The Zimbabwe economy: new perspectives
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I must disappoint my judicious readers, who may be waiting for me to deal with the topic, â€œMoving Zimbabwe Forwards Despite the Politicsâ€ in this episode as I promised. However, it came to my mind that, in order for some to fully welcome my thoughts on the subject matter, it would be prudent for me to first deal with the structure of the Zimbabwean economy first, which has changed somewhat over the last few years. I shall then keep my promise in my next instalment, where I intend to share my thoughts on how we can move our country forwards, despite the distressingly slow grinding wheels of politics.
I want to suggest here that post colonial Zimbabwe essentially inherited three distinct economies:
A first economy, which is predominantly urban, driven mainly by financial institutions, and fuelled by commercial agriculture and mining. It is within this economy that the country's economic policy is manufactured and implemented. It also within this economy that your politicians, bankers, opportunists, and prophets of indigenization reside.
A second economy, which provides labour to the first economy, and consumes its products and services. It is within this economy that the majority of Zimbabweans reside.
And lastly, a rural subsistence economy that is, to a large extent, dependent for survival on regular incomes from those within the second economy.
The land repossession and the monetary policies between 2000 and 2008 effectively decimated this structure. This has resulted in the shrinking of the first economy due to decreasing agricultural output, an unstable currency, and lack of access to operational and expansion capital. This has been followed by diminishing employment and consumption levels in the second economy, and the marginalisation of the rural or third economy..
The fascinating development over the last five years or so has been the emergence of a static and retrogressive first economy, accompanied, surprisingly, by a somewhat resilient second economy that is no longer totally dependent on employment from this now less significant first economy. Added to this, are the Diaspora remittances that have, to a considerable extent, increased disposable incomes within the second economy. The third, or rural economy has remained stagnant, but somehow self sufficient, mainly because it has been boosted by small holder farmers, no longer depend on second economy income remittances.
Over the last few years, Zimbabwe's second economy has emerged as vibrant and creative in the face of a shrinking job market. It is there that formerly employed individuals have created their own small entities that service the day to day basic consumption needs of the people, with little interaction the first economy. In it are the technicians and craftsmen that used to provide labour to the first economy. Also found in it today are landlords, lodgers, traders, money changers, home industry housewives, chicken growers, airtime vendors, petty opportunists, peddlers of all sorts ,drunkards and so on.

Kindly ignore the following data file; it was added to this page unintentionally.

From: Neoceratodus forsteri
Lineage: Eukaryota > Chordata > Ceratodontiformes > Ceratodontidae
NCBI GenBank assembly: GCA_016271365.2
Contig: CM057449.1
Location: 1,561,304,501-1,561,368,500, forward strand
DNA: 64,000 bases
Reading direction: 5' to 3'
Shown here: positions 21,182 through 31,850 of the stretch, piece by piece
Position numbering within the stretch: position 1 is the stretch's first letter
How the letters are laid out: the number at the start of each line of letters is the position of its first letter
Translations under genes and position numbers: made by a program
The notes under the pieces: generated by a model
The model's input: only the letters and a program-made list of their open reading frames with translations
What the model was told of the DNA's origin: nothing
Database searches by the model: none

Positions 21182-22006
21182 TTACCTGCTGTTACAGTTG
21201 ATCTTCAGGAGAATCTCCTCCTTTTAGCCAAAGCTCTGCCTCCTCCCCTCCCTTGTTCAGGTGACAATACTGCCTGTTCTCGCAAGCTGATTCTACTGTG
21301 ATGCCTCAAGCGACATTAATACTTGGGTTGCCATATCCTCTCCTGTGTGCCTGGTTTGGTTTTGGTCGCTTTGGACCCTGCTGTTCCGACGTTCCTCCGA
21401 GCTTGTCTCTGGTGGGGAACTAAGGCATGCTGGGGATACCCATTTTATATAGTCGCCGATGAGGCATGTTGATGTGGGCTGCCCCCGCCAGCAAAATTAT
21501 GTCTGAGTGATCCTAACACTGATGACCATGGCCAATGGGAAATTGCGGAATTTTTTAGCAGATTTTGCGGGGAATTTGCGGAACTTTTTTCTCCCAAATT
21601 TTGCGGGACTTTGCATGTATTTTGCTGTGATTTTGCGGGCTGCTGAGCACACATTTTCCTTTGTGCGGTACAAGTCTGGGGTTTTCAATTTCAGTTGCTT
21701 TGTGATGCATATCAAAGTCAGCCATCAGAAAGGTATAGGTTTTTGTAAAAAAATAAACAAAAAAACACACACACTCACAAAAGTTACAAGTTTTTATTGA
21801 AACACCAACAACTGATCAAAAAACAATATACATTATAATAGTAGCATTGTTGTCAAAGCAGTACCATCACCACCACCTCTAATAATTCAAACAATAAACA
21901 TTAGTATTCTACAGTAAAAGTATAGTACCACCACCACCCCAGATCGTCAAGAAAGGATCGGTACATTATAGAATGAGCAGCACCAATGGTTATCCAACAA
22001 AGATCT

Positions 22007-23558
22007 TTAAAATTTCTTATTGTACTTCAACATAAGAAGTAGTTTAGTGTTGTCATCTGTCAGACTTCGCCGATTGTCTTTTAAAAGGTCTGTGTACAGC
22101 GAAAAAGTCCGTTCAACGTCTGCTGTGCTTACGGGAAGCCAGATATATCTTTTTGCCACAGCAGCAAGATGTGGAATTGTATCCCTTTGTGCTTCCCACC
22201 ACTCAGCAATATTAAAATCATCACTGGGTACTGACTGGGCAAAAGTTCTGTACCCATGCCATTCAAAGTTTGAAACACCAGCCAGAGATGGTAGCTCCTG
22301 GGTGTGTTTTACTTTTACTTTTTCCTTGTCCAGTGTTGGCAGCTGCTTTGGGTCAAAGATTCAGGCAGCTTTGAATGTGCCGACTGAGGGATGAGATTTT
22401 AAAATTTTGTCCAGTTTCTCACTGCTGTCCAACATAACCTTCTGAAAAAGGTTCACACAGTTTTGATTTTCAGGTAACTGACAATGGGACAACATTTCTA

This second economy has become central in the lives of a very large portion of the economically active population. It is highly liquid and hugely profitable for retailers who have noticed that the cheese has moved. I would wager that in excess of 80% of the population resides in this economy, but I stand to be corrected by the imminent population census.
Now given the above structural and behavioural economic shifts, I strongly believe that it is within the second economy where future economic growth lies. It is within this second economy that considerable potential exists, and I expect our investment and economic planning strategies ,our budgeting processes, indigenization policies, and monetary policies to be informed by, and affirm these developments, so that we can create an economy that benefits ordinary Zimbabweans and improves the distribution of wealth.
This second economy is really where the action is, and I would expect our local companies to have strategies and desires to effectively access this sector. Some already have, but I sense some complacency by most local companies informed by old habits and sheer ignorance to understand that indeed the cheese has moved.
These developments present significant opportunities for those who those who understand emerging trends.
My estimation on how we can move the economy forward despite the politics are informed by these trends and I shall then deal with how this can be done in my next article.
Vince Musewe is an independent economist currently in Harare. You may contact him on email@example.com
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Source: Vince Musewe
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